It depends entirely on the issuing authority who decides what to do with passport numbers.
In countries with a high rate of fraud, immigration (outbound) I find that passport numbers change with each renewal.
Passport numbers may also change as a consequence of changing internal requirements for passports. Many countries are moving to "digital" identity cards (such cards have information embedded in an EMV chip); this migration sometimes necessitates changing the numbering system for other id formats as well.
As mentioned in the comments, if you reach the age of majority your passport number (and other id numbers) also can change - this is true for a few countries that I am aware of (including Australia - thanks to The Wandering Coder).
If you get married, sometimes your national id number or family sequence changes, this results in a change for all your (eventual) dependents and thus their documents also have to be updated.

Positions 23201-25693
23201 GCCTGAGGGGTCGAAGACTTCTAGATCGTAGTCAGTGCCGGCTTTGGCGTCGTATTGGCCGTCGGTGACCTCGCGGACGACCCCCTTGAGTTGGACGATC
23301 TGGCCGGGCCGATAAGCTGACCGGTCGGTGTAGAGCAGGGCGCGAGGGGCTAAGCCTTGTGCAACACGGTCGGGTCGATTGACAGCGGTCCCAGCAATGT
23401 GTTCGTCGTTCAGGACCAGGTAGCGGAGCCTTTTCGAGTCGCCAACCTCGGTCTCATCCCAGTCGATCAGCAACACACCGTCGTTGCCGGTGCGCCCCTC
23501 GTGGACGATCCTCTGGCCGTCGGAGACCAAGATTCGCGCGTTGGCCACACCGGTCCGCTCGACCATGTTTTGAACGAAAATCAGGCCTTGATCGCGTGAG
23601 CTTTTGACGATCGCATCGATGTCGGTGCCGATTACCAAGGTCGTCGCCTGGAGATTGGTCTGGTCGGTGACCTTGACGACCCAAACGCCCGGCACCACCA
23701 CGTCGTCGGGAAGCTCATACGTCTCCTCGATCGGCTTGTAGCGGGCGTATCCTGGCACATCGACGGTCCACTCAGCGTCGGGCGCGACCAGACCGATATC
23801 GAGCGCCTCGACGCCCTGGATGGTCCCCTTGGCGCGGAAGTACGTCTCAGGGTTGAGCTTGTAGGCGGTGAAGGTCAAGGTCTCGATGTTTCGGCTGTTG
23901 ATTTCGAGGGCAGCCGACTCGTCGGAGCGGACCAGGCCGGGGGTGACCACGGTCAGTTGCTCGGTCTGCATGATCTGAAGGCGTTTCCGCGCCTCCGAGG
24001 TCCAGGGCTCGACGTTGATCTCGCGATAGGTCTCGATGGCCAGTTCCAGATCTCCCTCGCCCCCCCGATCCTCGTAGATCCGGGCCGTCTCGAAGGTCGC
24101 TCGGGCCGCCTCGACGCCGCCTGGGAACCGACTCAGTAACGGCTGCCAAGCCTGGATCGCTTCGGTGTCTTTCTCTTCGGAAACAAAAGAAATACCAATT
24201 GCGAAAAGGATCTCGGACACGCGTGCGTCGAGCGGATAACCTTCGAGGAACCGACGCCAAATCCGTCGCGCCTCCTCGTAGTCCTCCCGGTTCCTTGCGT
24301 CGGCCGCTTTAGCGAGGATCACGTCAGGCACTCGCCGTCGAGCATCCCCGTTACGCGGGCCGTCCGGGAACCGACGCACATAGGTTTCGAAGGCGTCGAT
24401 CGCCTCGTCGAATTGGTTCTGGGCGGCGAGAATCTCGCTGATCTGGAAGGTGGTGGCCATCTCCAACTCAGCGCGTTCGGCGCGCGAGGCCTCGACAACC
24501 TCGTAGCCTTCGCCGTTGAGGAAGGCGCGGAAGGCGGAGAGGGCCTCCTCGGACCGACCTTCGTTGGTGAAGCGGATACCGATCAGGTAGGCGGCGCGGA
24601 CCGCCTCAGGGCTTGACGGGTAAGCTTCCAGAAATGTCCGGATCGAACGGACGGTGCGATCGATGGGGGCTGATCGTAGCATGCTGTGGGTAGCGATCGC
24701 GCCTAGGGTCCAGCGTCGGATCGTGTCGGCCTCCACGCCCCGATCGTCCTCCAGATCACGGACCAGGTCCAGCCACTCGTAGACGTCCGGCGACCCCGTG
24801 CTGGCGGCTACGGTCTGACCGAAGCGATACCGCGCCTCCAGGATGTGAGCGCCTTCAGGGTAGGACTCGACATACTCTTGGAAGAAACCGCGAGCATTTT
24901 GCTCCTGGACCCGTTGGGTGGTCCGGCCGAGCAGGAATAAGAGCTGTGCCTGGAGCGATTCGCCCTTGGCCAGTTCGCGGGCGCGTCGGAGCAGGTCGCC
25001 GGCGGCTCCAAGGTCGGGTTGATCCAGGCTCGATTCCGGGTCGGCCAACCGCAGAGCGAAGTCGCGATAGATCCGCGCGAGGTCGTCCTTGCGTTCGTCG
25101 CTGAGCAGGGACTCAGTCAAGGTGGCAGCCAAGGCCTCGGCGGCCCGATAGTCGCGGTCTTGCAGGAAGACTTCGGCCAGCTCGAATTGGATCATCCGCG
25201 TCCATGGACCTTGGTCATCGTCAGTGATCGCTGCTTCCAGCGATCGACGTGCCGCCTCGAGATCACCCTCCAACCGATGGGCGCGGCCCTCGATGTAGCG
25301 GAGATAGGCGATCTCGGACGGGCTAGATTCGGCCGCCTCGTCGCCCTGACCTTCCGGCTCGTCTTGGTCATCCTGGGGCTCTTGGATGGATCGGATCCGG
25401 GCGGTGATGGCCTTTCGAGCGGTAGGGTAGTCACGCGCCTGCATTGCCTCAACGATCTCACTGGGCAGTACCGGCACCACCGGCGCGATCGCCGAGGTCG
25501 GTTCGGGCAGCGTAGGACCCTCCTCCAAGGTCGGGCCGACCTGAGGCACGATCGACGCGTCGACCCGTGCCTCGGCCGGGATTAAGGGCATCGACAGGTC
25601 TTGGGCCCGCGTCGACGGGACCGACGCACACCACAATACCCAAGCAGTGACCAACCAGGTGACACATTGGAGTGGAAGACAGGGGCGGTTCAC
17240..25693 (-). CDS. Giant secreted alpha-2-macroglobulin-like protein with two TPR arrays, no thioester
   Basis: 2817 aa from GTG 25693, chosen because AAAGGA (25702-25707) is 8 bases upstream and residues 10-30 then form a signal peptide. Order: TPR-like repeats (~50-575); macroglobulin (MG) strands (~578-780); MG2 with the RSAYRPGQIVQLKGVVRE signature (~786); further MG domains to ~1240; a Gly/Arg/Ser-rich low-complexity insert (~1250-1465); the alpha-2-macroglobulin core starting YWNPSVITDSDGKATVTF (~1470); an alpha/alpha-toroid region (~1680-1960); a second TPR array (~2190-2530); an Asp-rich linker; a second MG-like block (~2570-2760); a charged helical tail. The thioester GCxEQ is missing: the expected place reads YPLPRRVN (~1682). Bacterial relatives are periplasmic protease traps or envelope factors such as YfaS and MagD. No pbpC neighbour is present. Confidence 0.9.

Sometimes, it is just a matter of preventing older passports from being used again (as a measure of fraud prevention). For example my passport number has always changed and over the years even the format and length/number of digits and characters.
My very first passport had one letter and 6 numbers; and there was no booklet number. It included my height and profession, had labels in three languages, and was written by hand. It also had the passport number punched through each page.
My latest passport has two letters 8 numbers, a booklet number (which is punched through), no longer includes my height or profession, is printed and laminated and the numbers are in sequence (comparing the latest and the previous one); although this might just be a coincidence.